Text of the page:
Adam Sol on Jennifer L. Knox’s Leaps and Turns

9 08 2017

sol

Poet Adam Sol has a cool blog called “How a Poem Moves.” You should check it out.

It’s been around a while–since May, 2016. The site’s first post let’s you know what Sol’s up to: “to write short (~1000 word) essays that introduce a single poem and explain some of what I think makes the poem interesting.”

I came across it at just the right time: when Sol introduced and examined Jennifer L. Knox’s poem, “The New Let’s Make a Deal.” This poem has some wild turns and leaps in it, and Sol makes specific note of them (“[t]he poem makes a big turn at the end of line 13 – from ‘totes bonkers’ to news of a hurricane…”), registering the vital ways that they help to make the poem really move.

In his site’s first post, Sol states, “Part of my motivation is an extension of my teaching: so many people are afraid of contemporary poetry, and I hope these short introductions might help ease that discomfort.” Thus, in his writing on Knox it seems Sol is in agreement with this blog, which has made the case that familiarity with turns can be a key aspect of helping readers productively engage seemingly more difficult poetry.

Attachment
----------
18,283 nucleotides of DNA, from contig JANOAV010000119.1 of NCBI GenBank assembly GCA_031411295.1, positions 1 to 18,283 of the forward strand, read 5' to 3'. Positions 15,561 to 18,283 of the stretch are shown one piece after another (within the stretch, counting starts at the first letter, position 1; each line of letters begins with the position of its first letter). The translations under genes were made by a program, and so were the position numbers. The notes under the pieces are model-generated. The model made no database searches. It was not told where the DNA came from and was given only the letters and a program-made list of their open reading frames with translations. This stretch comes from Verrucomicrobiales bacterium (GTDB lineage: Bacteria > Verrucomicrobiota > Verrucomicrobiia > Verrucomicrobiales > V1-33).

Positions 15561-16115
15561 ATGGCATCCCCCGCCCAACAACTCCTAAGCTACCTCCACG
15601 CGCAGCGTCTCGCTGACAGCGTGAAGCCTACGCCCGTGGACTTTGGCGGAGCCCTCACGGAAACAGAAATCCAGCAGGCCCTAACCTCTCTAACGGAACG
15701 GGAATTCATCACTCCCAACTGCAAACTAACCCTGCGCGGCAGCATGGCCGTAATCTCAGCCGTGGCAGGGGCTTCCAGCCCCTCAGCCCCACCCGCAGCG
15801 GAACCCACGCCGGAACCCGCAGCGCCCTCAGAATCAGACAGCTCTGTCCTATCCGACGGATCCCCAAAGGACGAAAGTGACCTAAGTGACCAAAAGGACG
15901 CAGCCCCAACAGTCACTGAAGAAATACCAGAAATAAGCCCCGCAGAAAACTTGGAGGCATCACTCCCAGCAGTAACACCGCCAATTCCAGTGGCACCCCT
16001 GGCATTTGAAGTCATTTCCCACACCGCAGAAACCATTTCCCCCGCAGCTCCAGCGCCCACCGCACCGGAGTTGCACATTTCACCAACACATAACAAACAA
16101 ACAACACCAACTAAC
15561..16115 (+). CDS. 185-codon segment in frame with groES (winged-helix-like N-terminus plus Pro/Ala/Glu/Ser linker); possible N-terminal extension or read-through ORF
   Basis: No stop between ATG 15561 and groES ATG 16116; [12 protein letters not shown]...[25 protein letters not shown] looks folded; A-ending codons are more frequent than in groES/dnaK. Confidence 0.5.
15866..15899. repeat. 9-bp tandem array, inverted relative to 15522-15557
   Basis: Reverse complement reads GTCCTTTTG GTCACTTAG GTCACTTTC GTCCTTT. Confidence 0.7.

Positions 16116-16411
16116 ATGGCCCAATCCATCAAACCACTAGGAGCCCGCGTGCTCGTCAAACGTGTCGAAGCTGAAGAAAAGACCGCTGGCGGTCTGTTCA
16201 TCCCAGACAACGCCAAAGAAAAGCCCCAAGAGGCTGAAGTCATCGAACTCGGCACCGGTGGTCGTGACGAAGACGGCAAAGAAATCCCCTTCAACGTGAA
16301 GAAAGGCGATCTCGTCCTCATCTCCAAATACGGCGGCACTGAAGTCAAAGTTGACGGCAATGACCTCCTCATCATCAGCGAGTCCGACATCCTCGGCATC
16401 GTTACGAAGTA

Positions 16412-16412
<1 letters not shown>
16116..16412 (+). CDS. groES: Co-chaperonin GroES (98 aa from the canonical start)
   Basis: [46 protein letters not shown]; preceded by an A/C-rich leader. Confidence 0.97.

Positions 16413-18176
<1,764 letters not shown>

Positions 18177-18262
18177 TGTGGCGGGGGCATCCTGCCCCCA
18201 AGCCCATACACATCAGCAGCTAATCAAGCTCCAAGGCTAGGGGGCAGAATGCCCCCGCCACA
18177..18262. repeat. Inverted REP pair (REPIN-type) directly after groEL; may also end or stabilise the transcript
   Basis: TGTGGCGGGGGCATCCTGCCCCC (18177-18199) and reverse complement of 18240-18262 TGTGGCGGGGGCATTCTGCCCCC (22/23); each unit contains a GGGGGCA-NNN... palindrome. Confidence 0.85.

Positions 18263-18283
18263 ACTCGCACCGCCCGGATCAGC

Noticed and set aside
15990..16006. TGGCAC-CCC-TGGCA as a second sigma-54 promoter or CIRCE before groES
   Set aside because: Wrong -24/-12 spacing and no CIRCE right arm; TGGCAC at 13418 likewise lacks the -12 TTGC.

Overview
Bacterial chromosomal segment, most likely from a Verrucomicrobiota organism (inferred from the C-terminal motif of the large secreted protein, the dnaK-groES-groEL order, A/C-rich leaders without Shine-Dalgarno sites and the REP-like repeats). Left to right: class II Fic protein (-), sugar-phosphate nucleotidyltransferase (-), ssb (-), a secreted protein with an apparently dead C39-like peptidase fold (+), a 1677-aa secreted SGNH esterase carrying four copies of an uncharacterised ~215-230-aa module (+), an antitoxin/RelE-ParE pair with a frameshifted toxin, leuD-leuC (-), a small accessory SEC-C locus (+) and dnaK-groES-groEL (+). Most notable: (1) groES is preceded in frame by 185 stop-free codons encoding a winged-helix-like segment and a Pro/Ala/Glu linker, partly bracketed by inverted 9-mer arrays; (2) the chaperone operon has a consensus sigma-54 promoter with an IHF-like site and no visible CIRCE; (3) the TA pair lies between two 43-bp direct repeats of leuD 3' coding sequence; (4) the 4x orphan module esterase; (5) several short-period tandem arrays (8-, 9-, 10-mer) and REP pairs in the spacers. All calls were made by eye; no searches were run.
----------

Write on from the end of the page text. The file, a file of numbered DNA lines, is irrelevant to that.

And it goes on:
One of the great texts on the poetic turn is John Ciardi’s How Does a Poem Mean? Sol’s “How a Poem Moves” takes up this interest in the turn in its explication of Knox’s poem. I eagerly look forward to reading more of Sol’s blog to see if the turn is a consistent presence in the site’s analyses. I see there are a number of fourteen-lined poems–sonnets, perhaps? with voltas?–that are discussed so the prospect looks good!

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